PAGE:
When we think of the space race, what comes to mind is generally the strenuous Cold War competition between the United States and the Soviet Union, striving to be the first to get a satellite into orbit, or to put a man on the moon. Since those heady days, the space race is often thought of as being over, with the sole remaining superpower ratcheting down NASA’s budget and concentrating on things a little closer to home. But there’s still an appetite for research and the commercial exploitation of space travel, so while the stakes have changed somewhat, the race is most definitely still on!
Of course, the number one contributor to space-based research and technology is still the USA. Despite funding cuts, NASA remains a powerful presence on the scene, and is a major contributor to the International Space Station. The ISS is a springboard to NASA’s next great leap in exploration, allowing technological research and development in a microgravity laboratory. Of course, NASA is also responsible for many research missions to the solar system and beyond, and particularly to Mars, with the Curiosity rover still providing viable data. Future missions include manned expeditions to an asteroid by 2025 and to Mars by 2030. Exciting stuff.
NASA isn’t the only game in town in the States these days. Elon Musk’s company SpaceX has been in the news in the last little while as it attempts to develop commercially viable private space travel. Its major focus is reusable rockets, which will be both cost-effective and avoid littering the upper atmosphere with space junk (a real problem). The company, sister to Tesla whose drive to produce electric cars is similarly forward-looking, has had a few problems ensuring that its rockets can safely take off and land, and the encroachment of other start-ups into the business will likely only galvanize them.
And, not to be outdone, Canada’s space program is ticking along as well – focused in the areas of earth observation, space science and exploration, satellite communications, and space awareness. Probably the country’s best-known contributions are the Canadarm on the ISS, and astronaut Chris Hadfield who captured imaginations worldwide with his web broadcasts direct from the station.
UK, Europe and Russia
Determined not to be left behind, the UK, Europe and Russia have their own plans for space. UKSpace is the UK’s Space Trade Association, and its partners focus on the research into and production of space-based technology that can lead to jobs and growth. For example, every piece of hardware that goes into space is custom-built, and making sure that there is no interference between pieces of equipment is hugely important – so one crucial area of work is electromagnetic interference testing and design, using near field measurement to enforce EMI compliance. With this and other necessary areas of work, UKSpace hopes to quadruple the size of the UK space sector by 2030.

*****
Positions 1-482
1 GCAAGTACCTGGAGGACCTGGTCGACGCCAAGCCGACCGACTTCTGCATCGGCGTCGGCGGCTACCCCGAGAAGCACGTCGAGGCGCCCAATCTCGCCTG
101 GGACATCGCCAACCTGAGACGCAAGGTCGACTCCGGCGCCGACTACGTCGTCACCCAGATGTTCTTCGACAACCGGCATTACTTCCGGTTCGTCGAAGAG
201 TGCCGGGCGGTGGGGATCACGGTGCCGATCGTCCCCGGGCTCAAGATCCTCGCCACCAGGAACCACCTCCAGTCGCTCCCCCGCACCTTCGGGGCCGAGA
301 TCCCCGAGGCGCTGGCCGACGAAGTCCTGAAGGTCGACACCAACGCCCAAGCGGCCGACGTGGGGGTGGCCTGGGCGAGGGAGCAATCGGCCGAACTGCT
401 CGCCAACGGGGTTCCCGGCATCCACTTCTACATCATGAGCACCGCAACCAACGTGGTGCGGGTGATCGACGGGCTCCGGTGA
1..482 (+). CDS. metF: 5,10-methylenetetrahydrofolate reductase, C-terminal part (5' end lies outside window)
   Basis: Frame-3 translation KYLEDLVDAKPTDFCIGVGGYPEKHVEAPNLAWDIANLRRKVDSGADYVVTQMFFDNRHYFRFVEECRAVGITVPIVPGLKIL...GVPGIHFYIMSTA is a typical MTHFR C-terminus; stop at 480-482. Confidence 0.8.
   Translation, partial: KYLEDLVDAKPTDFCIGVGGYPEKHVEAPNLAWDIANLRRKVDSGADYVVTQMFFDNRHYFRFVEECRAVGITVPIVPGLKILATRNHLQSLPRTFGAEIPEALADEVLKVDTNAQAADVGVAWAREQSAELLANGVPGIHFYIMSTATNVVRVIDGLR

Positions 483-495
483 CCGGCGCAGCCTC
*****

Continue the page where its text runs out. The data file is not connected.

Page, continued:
It’s not all commercial technology development of course, though that is a prime factor. The SpaceLab at Imperial College London, which comprises 140 researchers across all three faculties and the Business School. Research includes health issues like glaucoma and osteoporosis, which can be studied in microgravity for a deeper understanding of how they might work on Earth. And analysis methods used on the huge data sets obtained from supernovas can even be adapted to the data sets generated by the consumer banking industry, allowing faster and more precise detection of fraud.
Most recently, Europe and Russia have made tentative plans for a joint lunar mission that could lead to a permanent Moon settlement. Russia plans to land cosmonauts on the Moon by 2030, and Europe wants a piece of the action – and with international collaboration, Russia might be able to achieve its goal. In terms of moon bases, the Luna 27 mission will launch in 5 years’ time, and will touch down to look for a good site for future settlements. It will assess whether there is water, and raw materials to make fuel and oxygen, crucial components for any kind of permanent human presence.
All in all, there’s still plenty of scope for interesting space-based competition, but this time it’s between not only countries but industries as well. The next few decades are certainly going to be interesting – and might just unleash a new space age.